May 13, 2014
What do you want to get out of aviation? It’s a simple question and Chicago-area CFI Al Waterloo asks it of each of his students before their first flight lesson. Determining the motivation behind the desire to learn to fly is often overlooked in most training environments in favor of a one-size-fits-all approach. Waterloo uses his students’ responses to tailor his training approach to meet each student’s individual goals.
In 2012 Waterloo was introduced to Jim Stone, a 48-hour student pilot who had yet to solo. Stone was near the end of his rope and was thinking of hanging up his flight bag when Waterloo asked his trademark question. Turns out Stone did not have aviation career aspirations, but instead had visions of taking scenic flights along the Chicago lakefront with his wife. Waterloo suggested that Stone bring his wife on their next lesson, an evening flight in early July.
Waterloo timed it so the lesson ended with them coasting along the Lake Michigan shoreline as a flurry of fireworks erupted, giving Stone and his wife a new perspective on the Fourth of July—one reserved for aviators. While Stone and his wife enjoyed the show, Waterloo tuned the radio to O’Hare Approach and told his student that before capping off an already special flight, they were going to make a stop at O’Hare—giving Stone his first Class B airspace experience.
After that flight, Stone’s interest in flying was reenergized and he could better envision the dream he was trying to realize. Just eight days later, Stone soloed and a few months later fulfilled his goal of more than 60 years to become a certificated pilot.
In the end, Stone’s hurdle was less about flying skills or training and more about seeing the finish line to achieve his aviation goal. The industry needs schools and instructors like Waterloo, looking to question the status quo and help students discover and experience what they want to get out of aviation.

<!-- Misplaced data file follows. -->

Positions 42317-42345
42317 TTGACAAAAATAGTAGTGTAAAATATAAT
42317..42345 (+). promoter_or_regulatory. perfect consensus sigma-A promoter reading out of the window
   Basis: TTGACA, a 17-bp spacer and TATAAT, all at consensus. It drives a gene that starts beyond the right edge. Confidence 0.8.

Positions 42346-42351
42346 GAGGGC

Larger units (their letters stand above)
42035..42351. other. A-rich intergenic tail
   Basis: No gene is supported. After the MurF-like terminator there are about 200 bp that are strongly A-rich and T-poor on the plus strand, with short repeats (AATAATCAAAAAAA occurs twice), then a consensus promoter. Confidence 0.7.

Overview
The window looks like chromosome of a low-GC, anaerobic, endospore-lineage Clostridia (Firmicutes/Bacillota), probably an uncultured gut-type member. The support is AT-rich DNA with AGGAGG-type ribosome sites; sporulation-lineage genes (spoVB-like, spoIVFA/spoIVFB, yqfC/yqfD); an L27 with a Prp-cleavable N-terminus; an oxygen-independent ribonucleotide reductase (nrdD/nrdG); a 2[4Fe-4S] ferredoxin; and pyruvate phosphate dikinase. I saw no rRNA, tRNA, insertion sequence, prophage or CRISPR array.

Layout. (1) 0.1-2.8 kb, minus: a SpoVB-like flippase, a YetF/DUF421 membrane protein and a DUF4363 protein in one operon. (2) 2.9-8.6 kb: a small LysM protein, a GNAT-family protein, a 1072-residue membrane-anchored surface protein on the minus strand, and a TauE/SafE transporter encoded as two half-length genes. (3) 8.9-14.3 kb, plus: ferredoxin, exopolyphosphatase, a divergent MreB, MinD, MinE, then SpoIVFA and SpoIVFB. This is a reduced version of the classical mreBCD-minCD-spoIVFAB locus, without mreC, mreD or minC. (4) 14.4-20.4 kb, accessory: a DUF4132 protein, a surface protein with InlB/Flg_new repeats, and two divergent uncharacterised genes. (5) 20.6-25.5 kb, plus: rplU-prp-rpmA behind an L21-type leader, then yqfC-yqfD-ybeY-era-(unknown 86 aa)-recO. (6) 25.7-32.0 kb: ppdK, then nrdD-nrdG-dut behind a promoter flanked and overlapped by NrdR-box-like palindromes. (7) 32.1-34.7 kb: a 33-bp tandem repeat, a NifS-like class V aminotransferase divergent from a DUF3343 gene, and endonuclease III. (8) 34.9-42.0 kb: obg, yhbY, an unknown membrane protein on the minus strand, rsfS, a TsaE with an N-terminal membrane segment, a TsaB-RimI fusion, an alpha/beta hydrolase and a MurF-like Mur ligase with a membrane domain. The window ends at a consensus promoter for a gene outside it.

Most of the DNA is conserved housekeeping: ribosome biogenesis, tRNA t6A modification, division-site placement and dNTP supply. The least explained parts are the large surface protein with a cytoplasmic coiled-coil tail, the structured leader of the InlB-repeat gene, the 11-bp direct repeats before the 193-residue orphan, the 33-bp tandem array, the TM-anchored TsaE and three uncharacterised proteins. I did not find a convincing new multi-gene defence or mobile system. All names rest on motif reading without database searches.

When Waterloo is not instructing or flying a King Air 200 as a corporate pilot, he seeks out interesting people doing interesting things in aviation. He shares those stories on his weekly two-hour live radio show broadcast over the Internet at Simple Flight.net.
Who | Al Waterloo
Hours | 5,850
Ratings | ATP, CFI, CFII, MEI, SES
Extra | Co-host of Simple Flight Radio; head #AvGeek at Simple Flight Inc., Chicago flight education center; and co-founder of the “Start a Flying Club” scholarship.
Photo: Matthew Gilson
Pilot Training and Certification,
As the cold weather chills AOPA’s Headquarters in Frederick, many of us are inside generating new resources for flying clubs.
In my house, every Friday night is “Movie Night.” While the movies are rarely educational (I don’t think I learned anything from the Lego Movie), we look forward to the weekly opportunity to spend time together. Why not use the same concept for your Flying Club (with the addition of education, of course)?
The Aircraft Spotlight feature looks at an airplane type and evaluates it across six areas of particular interest to flying clubs and their members: Operating Cost, Maintenance, Insurability, Training, Cross-Country, and Fun Factor.
VOLUNTEER AT AN AOPA FLY-IN NEAR YOU!
SHARE YOUR PASSION. VOLUNTEER AT AN AOPA FLY-IN. CLICK TO LEARN MORE >>>
VOLUNTEER LOCALLY AT AOPA FLY-IN! CLICK TO LEARN MORE >>>
BE A PART OF THE FLY-IN VOLUNTEER CREW! CLICK TO LEARN MORE >>>